In Vice, writer-director Adam McKay has devised a rollicking comic style for what amounts to an anti-hagiography, a scabrous portrait of Dick Cheney the Unholy One, cursed be He. The film tracks Cheney (Christian Bale under heavy but seamless makeup) from a young Wyoming screwup scolded after a second drunk-driving arrest by his brittle, ambitious wife, Lynne (Amy Adams); to a scarily proficient legislative power-monger; to, post 9/11, a global terrorist, bombing and torturing willy-nilly. The movie’s fulcrum — which is its prologue — is that day when TV monitors teemed with images of burning towers and Vice-President Cheney coolly wrested power from the stumblebum President G.W. Bush — airborne, out of the loop — to the unease of Cabinet officials. “He [wielded that power] like a ghost,” reads the opening titles, “with most people having no idea who he is or where he came from.” Acknowledging the intense secrecy that continues to surround Cheney, those titles close with the assurance that the filmmakers have “done their fucking best.”
Their fucking best turns out to be pretty good, and in the case of Bale, pretty fucking great. Over the course of Vice, we watch Dick thicken into the Cheney we know, his jowls deepening, his head — too heavy for his neck — sinking into his torso. Bale’s rasp is raspier than his Batman’s, and he nails Cheney’s chilling half-smile, which curls so fluidly into a sneer that in the end there’s no difference. As impersonated by Bale, Cheney the Edifice is too impregnable for McKay to make it — psychologically speaking — past the moat, but the movie does have a firm dramatic arc. After Lynne instills the fear of impotence in him, Cheney finds himself amazed by men (it’s always men) who push their executive privilege. As an aide to Republican Congressman Donald Rumsfeld (Steve Carell), he catches a glimpse of Richard Nixon and Henry Kissinger with their heads bent together, planning the bombing of Cambodia. “That means approval by Congress,” says Cheney, to which Rumsfeld gives an impish smile: not exactly. McKay cuts to huddling Cambodian families as their village becomes an inferno, while Cheney, back in Washington, contemplates the attractive concept of the “unitary executive” — in his view (if not the framers’) meaning the president can bomb whomever he damn well pleases.
As in The Big Short, McKay stops Vice to teach us — with the help of a few guest stars — what’s what and who’s who and why what we’re witnessing is, from a constitutional perspective, so jaw-dropping. He also supplies a narrator, a young man (Jesse Plemons) who talks to the camera from sundry locales and whose connection to Cheney is withheld until the end, when we see him [REDACTED], and then, to our disgust, [REDACTED]. Not all the surreal jokes land. It’s amusing when Dick and Lynne plot their circuitous attack with breathless intimacy in the manner of Mr. and Mrs. Macbeth, but labored when they switch to actual iambic pentameter. (I love that McKay gave it a shot, but the idea could have been relegated to the DVD extras section.) It’s not so much the gimmicks but the performances that keep us laughing. Sam Rockwell’s George W. Bush — first seen falling down drunk on his father’s election night — is a likable fellow driven to impress his dad and serenely untroubled by his own cretinous: The wheels in his head turn at slightly under half-speed. Carell, so dull in his serious role in Beautiful Boy, once again displays his genius for caricature. His Rumsfeld is a popinjay so dazzled by his own aperçus that he can only watch dumbly as the single-minded Cheney charges past him.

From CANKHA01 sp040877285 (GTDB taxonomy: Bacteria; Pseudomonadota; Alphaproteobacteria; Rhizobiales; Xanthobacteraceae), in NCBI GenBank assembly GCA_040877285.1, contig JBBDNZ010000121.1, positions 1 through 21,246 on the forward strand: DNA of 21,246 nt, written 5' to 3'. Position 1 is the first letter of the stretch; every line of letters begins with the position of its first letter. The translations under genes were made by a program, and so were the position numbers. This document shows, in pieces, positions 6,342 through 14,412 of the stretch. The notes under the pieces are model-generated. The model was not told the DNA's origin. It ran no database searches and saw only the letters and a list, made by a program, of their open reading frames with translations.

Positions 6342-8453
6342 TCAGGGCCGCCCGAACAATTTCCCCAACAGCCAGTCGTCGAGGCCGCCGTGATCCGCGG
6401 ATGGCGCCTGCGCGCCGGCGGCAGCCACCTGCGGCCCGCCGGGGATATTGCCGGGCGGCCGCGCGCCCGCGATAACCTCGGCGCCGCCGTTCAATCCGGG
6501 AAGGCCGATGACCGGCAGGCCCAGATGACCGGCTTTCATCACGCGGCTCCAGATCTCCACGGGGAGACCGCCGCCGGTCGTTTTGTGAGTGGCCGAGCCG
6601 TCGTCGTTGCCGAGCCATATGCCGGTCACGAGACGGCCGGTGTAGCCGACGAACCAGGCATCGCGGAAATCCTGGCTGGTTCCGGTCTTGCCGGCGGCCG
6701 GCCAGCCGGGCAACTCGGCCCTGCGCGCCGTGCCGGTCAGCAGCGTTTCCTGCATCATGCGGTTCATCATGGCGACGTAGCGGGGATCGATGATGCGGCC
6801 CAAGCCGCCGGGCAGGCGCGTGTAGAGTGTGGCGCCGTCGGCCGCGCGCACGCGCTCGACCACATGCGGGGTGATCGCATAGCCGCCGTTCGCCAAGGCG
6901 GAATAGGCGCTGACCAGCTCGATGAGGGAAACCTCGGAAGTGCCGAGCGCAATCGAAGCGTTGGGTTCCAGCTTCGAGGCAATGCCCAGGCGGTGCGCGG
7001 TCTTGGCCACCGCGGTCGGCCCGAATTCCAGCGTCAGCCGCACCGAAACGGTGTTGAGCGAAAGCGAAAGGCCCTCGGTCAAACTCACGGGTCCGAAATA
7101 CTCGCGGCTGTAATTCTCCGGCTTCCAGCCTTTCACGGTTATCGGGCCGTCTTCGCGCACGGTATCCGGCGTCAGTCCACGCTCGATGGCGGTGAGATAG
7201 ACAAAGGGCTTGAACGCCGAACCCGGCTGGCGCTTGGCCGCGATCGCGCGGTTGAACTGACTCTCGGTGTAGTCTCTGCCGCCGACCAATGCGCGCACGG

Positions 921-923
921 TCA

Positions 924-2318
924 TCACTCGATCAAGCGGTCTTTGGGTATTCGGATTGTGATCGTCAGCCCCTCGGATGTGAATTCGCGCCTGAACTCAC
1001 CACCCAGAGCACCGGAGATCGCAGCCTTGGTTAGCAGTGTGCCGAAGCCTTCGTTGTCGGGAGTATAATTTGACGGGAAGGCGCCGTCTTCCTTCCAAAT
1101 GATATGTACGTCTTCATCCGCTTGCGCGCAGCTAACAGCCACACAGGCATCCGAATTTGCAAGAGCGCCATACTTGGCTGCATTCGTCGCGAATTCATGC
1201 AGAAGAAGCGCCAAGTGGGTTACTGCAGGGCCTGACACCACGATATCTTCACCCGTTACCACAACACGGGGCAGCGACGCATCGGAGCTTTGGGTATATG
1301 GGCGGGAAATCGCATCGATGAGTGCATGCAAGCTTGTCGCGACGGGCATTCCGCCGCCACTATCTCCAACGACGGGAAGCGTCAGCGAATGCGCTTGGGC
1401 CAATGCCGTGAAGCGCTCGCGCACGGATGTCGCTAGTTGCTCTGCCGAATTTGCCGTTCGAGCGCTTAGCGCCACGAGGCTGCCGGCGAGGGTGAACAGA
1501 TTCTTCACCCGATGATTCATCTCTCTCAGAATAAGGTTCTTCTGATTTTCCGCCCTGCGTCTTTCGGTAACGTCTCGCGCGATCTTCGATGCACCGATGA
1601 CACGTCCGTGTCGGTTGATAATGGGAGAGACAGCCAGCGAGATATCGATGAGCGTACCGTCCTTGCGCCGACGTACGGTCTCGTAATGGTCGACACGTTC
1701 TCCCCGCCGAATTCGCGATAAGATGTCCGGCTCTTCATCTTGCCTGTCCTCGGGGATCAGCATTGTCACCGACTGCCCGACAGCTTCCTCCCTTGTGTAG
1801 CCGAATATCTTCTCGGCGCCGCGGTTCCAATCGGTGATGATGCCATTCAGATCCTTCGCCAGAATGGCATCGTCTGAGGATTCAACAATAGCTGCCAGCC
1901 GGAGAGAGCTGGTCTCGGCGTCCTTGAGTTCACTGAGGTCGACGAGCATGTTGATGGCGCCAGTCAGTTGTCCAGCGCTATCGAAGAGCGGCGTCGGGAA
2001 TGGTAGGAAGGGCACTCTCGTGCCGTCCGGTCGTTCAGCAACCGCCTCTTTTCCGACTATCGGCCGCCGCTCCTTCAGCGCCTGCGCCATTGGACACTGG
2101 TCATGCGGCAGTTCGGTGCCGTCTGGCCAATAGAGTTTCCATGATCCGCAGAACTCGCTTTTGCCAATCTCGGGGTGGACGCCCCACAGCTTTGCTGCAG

Vice has a big structural problem, though. However fitfully inspired, the narrative doesn’t hold you, and by the time McKay arrives at the vice-presidency, the audience is a little tired. The movie settles into a series of journalistic flash cards: Now Cheney cherry-picks intelligence for the Iraq war, now he helps select the one lawyer (John Yoo) who will establish a legal basis for torture (i.e., “enhanced interrogation”), now he watches from afar as the minor Islamist he demonized in an attempt to convince the American people of Saddam Hussein’s links to Al Qaeda ends up (his fame bolstered by the U.S.) leading the Iraqi insurgency. McKay handles deftly the reductio ad absurdum of Cheney’s fearsome power: the televised apology of the man Cheney shot in the face at a hunting resort for inconveniencing him, Cheney. Watching these blackout sketches one after another, I began to long for scenes with more dramatic heft, and for a protagonist with more wrinkles. There are a few, chiefly Cheney’s unshakable love and support for his lesbian daughter (Alison Pill) in the face of his base’s homophobia — although even these are a setup for a shaking down the road.
It’s an original brew, this movie, with a score by Nicholas Britell that’s deadly serious even when the film is at its zaniest. Because it is deadly serious, however big the laughs. I winced a bit at McKay’s use of Cheney’s multiple heart attacks as punch lines. (Look out, here comes another one!) But given that he holds Cheney directly responsible for the deaths of thousands of American soldiers and hundreds of thousands of Iraqi civilians, it’s hard to work up much indignation. For McKay, Cheney’s diseased heart is a metaphor. He even presents it on a steel table after a graphic surgery sequence, in all its ugliness. He must have wished he’d had Smell-O-Vision to fully convey the rancidity.
Vice was nominated for eight Oscars in 2019, including Best Picture, Best Director, Best Actor, Best Supporting Actor, Best Supporting Actress, Best Original Screenplay, Best Makeup and Hairstyling, and Best Film Editing.